My life may not be like I thought it would be 11 years ago. But, I wouldn’t change anything. I’m happy.

And I’m happy that my former self was able to remind me of all the important people in my life. Thanks, high school Kristin.

Harry Potter and the reliving of the midnight book release

It was the summer of 2007 and I was reunited with two dear high school friends who had gone to college on the East Coast. We were all home in Seattle for summer break.

Mo, Allie and I took our last jaunt to Portland for the midnight book release party for Harry Potter and the Deathly Hallows — plus tax-free shopping of the Nordstrom Anniversary sale.  (We had done the same thing two years prior for the release of Half-Blood Prince).

I really thought it was the end. I was sad that this would be our last midnight Harry Potter book event since it was the eighth and final book of the series.

And don’t get me started on how I felt when the last HP movie was coming out

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The three of us were in between sophomore and junior year of college. We weren’t even of legal drinking age yet. But the Harry Potter series had been with us since grade school.

Now, in present time, I’m one year away from being 30 — and I went to another Harry Potter midnight book release party. For those of you unaware, the Harry Potter and the Cursed Child play script was published into a book and was released on July 31 (same day as Harry Potter’s birthday!) For those of you really unaware, Cursed Child is the story of Harry and the gang 19 years after the final book.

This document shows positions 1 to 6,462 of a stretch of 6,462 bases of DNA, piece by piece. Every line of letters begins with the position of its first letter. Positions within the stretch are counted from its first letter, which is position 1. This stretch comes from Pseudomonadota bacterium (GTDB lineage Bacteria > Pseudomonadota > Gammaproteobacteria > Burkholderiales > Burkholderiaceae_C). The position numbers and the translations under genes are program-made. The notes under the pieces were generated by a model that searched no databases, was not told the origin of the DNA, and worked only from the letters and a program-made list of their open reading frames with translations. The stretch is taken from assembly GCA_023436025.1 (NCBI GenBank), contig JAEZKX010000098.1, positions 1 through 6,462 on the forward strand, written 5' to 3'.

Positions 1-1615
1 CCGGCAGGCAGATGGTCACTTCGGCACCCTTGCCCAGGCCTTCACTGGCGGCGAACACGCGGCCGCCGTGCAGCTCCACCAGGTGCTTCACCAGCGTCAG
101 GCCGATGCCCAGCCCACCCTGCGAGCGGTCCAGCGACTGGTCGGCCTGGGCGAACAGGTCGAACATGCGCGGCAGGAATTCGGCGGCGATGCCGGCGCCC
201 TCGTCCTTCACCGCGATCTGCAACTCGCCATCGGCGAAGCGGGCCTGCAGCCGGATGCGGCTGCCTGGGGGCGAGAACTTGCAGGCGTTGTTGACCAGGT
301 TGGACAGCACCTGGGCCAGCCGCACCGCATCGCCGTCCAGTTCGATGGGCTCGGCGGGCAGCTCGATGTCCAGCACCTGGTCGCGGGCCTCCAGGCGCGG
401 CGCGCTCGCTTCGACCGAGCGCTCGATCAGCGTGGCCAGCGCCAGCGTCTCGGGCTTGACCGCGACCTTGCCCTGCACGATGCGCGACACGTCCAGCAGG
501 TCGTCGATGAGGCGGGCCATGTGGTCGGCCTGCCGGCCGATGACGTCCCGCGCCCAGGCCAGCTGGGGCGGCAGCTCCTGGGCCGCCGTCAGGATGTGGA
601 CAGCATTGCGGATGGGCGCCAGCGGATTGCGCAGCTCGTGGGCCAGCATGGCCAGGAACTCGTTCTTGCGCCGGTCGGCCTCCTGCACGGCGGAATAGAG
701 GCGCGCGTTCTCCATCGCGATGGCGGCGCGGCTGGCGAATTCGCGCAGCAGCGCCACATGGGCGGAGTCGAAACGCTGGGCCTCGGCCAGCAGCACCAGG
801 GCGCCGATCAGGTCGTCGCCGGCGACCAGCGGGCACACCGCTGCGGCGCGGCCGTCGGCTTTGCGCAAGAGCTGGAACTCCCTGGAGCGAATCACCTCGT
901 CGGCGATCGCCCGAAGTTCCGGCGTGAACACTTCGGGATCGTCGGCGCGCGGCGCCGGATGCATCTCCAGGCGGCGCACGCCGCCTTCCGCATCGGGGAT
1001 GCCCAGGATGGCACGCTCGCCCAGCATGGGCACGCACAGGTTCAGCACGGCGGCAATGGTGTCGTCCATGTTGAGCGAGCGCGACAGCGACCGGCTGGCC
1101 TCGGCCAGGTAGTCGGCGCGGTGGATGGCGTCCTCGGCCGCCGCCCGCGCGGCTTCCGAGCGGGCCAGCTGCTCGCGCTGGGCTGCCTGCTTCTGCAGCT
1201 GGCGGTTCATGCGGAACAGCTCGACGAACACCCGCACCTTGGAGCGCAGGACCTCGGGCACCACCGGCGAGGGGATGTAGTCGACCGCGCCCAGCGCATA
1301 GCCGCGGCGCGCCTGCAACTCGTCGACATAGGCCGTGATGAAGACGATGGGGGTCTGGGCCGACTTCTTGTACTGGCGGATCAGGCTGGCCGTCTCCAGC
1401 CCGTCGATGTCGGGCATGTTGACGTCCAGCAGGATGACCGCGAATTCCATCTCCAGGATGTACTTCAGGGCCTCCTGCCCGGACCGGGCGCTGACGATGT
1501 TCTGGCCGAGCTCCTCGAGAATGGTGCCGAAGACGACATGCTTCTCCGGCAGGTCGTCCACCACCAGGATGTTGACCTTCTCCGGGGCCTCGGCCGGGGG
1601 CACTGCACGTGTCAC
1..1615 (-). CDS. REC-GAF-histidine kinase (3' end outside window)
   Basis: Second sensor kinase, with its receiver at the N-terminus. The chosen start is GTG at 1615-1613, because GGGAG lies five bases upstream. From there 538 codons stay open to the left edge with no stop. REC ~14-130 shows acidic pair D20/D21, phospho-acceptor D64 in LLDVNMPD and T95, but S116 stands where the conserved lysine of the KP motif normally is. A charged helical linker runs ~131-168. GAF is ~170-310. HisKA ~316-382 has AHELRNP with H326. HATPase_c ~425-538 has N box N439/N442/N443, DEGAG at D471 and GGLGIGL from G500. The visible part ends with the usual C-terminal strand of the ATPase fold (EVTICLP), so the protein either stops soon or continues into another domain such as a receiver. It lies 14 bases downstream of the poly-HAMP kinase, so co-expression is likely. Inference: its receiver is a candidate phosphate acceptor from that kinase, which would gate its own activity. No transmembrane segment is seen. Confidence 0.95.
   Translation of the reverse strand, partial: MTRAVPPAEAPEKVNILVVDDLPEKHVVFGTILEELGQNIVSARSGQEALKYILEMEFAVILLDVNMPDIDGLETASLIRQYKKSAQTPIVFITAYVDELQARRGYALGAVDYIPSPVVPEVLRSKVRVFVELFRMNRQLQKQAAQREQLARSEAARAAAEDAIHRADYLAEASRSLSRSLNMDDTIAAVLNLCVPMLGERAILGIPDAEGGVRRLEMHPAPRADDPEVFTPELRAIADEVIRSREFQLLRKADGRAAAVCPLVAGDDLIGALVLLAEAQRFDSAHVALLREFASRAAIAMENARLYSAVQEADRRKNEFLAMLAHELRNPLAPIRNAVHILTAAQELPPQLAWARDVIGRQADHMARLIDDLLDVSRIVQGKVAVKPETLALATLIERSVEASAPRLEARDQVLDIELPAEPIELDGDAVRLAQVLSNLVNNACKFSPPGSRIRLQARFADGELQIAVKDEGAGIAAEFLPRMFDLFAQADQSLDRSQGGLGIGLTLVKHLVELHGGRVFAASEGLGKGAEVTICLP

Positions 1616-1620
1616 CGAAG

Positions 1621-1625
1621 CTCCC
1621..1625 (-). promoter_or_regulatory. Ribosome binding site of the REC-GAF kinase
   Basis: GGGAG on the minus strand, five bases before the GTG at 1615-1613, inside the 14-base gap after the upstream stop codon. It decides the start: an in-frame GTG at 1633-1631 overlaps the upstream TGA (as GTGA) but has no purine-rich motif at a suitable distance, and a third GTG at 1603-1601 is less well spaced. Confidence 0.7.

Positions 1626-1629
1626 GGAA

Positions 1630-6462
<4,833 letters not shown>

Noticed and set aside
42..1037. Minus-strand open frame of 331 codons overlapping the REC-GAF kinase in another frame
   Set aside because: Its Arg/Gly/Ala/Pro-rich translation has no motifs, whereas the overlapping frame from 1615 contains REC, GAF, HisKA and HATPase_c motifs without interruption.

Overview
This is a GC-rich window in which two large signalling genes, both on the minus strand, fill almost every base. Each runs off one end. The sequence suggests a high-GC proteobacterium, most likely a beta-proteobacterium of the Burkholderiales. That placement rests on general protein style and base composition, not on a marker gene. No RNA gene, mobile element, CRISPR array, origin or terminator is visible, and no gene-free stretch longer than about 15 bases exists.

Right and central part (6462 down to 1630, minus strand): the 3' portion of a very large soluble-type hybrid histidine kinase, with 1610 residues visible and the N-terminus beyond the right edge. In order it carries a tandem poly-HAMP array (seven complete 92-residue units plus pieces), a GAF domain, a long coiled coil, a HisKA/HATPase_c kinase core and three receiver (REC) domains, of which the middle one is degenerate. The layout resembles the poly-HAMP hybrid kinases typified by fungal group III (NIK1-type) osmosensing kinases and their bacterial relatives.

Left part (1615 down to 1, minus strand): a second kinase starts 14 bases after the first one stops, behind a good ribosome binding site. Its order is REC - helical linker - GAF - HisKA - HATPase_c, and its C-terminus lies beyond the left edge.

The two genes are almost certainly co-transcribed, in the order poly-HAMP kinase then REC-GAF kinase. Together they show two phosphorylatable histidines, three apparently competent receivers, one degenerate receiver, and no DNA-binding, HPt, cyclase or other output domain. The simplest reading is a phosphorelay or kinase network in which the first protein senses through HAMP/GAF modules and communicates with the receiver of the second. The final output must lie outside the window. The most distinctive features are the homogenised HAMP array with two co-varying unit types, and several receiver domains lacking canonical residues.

I even wore the same home-made shirt I made nine years ago. (Thank goodness it still fit!)

Bryce tagged along with Phyllis and I and jokingly made comments beforehand that included “What if we are the only ones who show up?” or “What will you guys do if we go and they have cancelled the event because there was not enough interest?”

Phyllis and I had high hopes though.

There were about 100 or so muggles at the Seattle downtown Barnes and Noble. The employees were dressed in house robes. I finally got sorted into Gryffindor.

But, yes, it was weird.

It was like being taken back to a part of my past. The majority of folks who joined the fun were about our age and give-or-take some years younger/older.

Phyllis also wore her homemade T-shirt from nine years ago. Mine said “Defense Against the Dark Arts Major” and hers “I play Quidditch.”

I don’t know if it is irony or what but while we were waiting for midnight to strike, a college boy walked past us wearing a grey sweatshirt with bold print reading “Yale Quidditch”and Phyllis immediately turned to me and exclaimed, “Oh my god, I don’t actually play quidditch!” We both burst out laughing.

Back when we were in college, saying you played quidditch was like saying you were majoring in Defense Against the Dark Arts. But now playing quidditch in college is an actual team sport.

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It was a weird experience, but I’m glad we did it.

After all, this was the very last Harry Potter midnight book release.

J.K. Rowling even says there will be no more new stories.

But, I wouldn’t complain if otherwise.